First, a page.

Last Monday I went into work, and my boss came around, closed the door, and told me she had some sad news: my colleague Val had passed away on Sunday.
Val dead? I could not imagine those two words used in the same sentence. It was truly a shock.
This past week has been a tough week, absorbing the loss of someone I saw often over the past 6 years, someone I liked and admired. During this week, I witnessed my denial and acceptance dancing together, sometimes one leading, sometimes the other.
Val was one of my favorite people in the office where I work. All we had been told was that Val was out on “temporary but indefinite” leave. Somehow I had the impression that he was taking care of a seriously ill loved one.
I couldn’t imagine Val sick. When I was walking on the Town Lake trail regularly on weekends, I’d nearly always see Val running. He and his girlfriend took wonderful vacations — hiking on the Olympia peninsula, scuba diving in the Great Barrier Reef, a camel ride to the Great Pyramids.
My boss told me Val learned he had lung cancer in May and took leave, that he’d been on chemo, that he’d come through the first round with encouraging signs of improvement, that he’d been in a lot of pain on Friday, had a good day on Saturday, and died Sunday due to a problem with his stent (where they put the chemo drugs in). He was 50.
I found some old emails from Val with links to his vacation photos. I found one of him in Olympic National Park, wearing a floppy hat, smiling hugely. I printed that photo and taped it to the now-closed door of his office. It just felt right. I wanted to remember him happy.
A director later sent an email about Val’s passing and used the phrase “absorbing this loss.” I like that. Absorbing a loss is a gradual process, like a sponge soaking up water.
We bring our losses into our memories, and they become part of who we are.
I went to bed that night vividly remembering Val — the way he teased me after seeing me out on a date — how I was so wrapped up in the conversation, I didn’t notice him (Val) trying to get my attention. Seeing him running on the trail on Saturday mornings. How he laughed when I demonstrated lion pose in yoga class last spring. That was the last time I remember seeing him laugh.
I remembered many smaller moments, of passing him in the hallway, a conversation in the kitchen or across his desk, being in a meeting with him. These memories were more about remembering his physical presence.
Tuesday morning when I arrived at work, I immediately noticed a new sound, a cricket. It was in the kitchen, not visible but very audible.
For a split second, I felt annoyed, and then that feeling dropped completely, replaced by happiness that this cricket had decided to visit and hang out in our kitchen and serenade us.
On Wednesday, someone told me that more photos had been added to Val’s door. By Thursday there were maybe a dozen photos of Val. His door had become a shrine.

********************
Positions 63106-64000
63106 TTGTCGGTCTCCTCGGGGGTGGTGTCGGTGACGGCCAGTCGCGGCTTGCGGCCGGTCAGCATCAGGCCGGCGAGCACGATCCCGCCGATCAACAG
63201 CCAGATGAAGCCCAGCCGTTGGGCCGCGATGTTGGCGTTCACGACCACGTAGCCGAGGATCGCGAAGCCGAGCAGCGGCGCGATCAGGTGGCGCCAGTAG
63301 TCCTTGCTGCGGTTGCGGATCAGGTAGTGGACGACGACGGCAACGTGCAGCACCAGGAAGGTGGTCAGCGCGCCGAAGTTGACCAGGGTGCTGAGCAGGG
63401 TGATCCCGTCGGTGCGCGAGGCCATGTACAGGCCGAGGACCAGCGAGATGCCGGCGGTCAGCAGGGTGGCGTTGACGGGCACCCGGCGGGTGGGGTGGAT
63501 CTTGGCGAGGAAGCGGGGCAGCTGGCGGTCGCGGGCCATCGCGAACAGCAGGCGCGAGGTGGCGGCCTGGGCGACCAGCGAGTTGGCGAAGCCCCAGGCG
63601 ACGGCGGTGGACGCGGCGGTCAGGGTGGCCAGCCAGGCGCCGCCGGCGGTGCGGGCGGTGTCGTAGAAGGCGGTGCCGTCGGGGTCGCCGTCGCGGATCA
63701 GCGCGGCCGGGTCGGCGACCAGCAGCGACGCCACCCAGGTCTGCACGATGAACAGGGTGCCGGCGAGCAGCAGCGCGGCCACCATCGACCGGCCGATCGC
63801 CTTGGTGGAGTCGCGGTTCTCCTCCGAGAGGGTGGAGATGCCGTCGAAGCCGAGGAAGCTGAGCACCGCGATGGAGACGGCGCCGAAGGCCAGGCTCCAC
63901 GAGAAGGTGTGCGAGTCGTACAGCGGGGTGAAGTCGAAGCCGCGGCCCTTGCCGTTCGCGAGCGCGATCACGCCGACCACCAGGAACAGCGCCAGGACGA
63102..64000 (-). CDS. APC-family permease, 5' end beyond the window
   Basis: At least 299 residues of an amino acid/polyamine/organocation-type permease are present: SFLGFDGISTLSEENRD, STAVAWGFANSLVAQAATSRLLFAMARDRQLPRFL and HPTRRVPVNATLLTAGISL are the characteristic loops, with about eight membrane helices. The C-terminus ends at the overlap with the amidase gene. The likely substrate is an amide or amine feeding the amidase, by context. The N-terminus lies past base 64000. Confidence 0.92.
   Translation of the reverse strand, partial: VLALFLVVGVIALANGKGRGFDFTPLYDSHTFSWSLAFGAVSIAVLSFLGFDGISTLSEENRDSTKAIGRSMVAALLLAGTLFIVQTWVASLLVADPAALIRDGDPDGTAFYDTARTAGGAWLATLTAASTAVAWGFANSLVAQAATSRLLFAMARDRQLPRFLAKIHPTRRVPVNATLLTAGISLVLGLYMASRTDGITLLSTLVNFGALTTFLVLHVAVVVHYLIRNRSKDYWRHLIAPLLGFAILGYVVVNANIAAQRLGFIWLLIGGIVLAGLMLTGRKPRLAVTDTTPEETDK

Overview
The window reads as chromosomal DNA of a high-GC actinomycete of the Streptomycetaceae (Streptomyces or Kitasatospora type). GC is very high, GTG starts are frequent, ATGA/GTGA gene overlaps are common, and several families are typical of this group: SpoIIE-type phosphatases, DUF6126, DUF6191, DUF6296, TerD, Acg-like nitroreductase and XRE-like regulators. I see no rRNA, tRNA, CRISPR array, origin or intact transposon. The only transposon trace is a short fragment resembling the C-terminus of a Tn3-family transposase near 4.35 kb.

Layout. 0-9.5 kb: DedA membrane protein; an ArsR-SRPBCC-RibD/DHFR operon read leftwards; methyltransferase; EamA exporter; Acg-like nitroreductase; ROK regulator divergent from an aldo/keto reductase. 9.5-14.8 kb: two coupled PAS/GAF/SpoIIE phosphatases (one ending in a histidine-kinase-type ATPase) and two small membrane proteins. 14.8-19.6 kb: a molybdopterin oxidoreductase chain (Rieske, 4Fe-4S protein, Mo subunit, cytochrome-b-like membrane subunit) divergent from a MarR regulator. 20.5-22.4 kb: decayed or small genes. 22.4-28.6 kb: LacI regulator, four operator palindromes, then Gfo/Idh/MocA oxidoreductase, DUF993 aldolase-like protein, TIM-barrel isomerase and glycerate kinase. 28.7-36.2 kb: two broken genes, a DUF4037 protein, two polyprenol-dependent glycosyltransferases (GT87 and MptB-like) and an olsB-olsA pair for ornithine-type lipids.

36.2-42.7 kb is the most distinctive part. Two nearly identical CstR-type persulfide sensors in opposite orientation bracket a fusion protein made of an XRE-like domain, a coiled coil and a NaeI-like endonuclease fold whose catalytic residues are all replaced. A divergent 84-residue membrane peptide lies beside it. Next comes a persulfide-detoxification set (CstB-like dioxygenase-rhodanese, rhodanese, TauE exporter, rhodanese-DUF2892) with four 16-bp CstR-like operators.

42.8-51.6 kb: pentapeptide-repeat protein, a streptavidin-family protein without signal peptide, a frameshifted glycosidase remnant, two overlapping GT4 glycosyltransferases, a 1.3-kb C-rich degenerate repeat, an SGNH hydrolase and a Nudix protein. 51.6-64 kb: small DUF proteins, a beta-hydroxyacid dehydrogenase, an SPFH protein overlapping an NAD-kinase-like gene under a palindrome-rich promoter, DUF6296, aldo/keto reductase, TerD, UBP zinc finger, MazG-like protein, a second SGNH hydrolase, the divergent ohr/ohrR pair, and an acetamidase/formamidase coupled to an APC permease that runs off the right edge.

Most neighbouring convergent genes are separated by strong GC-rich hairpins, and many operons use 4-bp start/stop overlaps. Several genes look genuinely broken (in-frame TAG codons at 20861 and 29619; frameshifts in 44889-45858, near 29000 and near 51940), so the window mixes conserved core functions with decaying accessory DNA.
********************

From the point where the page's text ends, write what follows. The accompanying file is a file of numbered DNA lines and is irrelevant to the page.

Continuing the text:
On Friday my acupuncturist noticed my grief. It manifests on the lung meridian. She helped me with talk and bodywork, but some part just did not want to give it up yet. It was about more than just Val’s death. It was about change: accepting change and making changes.
I took a solitary walk Friday night, reconciling, integrating, absorbing. I needed that.
I remembered seeing Val before he went on leave and noticing that he seemed stressed, tense. I thought it was about a project he was working on.
With hindsight, I know that he was feeling physical discomfort. Pain from lung cancer.
Friday night I had a dream in which a helicopter crashed in front of me. Usually that means dropping denial.
Val must have gotten so fragile in those 10 weeks of battling cancer.
Saturday I attended a celebration of Val’s life at the Umlauf Sculpture Garden. His large family and many people from work came.
Words were said, smiles and hugs shared, tears shed, photos and mementoes displayed, poems read, songs sung, and hands held, under the trees and the big Texas sky.
I am grateful for having lived through this difficult, emotional, contractive and expansive week. I am grateful to Val for sharing my path a little way.
It seems that with every death, we process every previous death and every future death, including our inevitable own. We are more fragile than we like to believe, held together by an arrangement of chemicals and electrical currents, and when our life force moves outside that narrow range, we dissolve and disperse.
I’m so sorry about you losing your health, Val. You are free of pain and suffering now, and for that I am happy for you. I am grateful that you lived a good life, of work and love and adventure, and that I knew you. Thank you for sharing your many gifts.
I am getting out on the river today, doing some paddle-boarding, and doing it for me, doing it because of the model Val provided.
You never know what the future holds.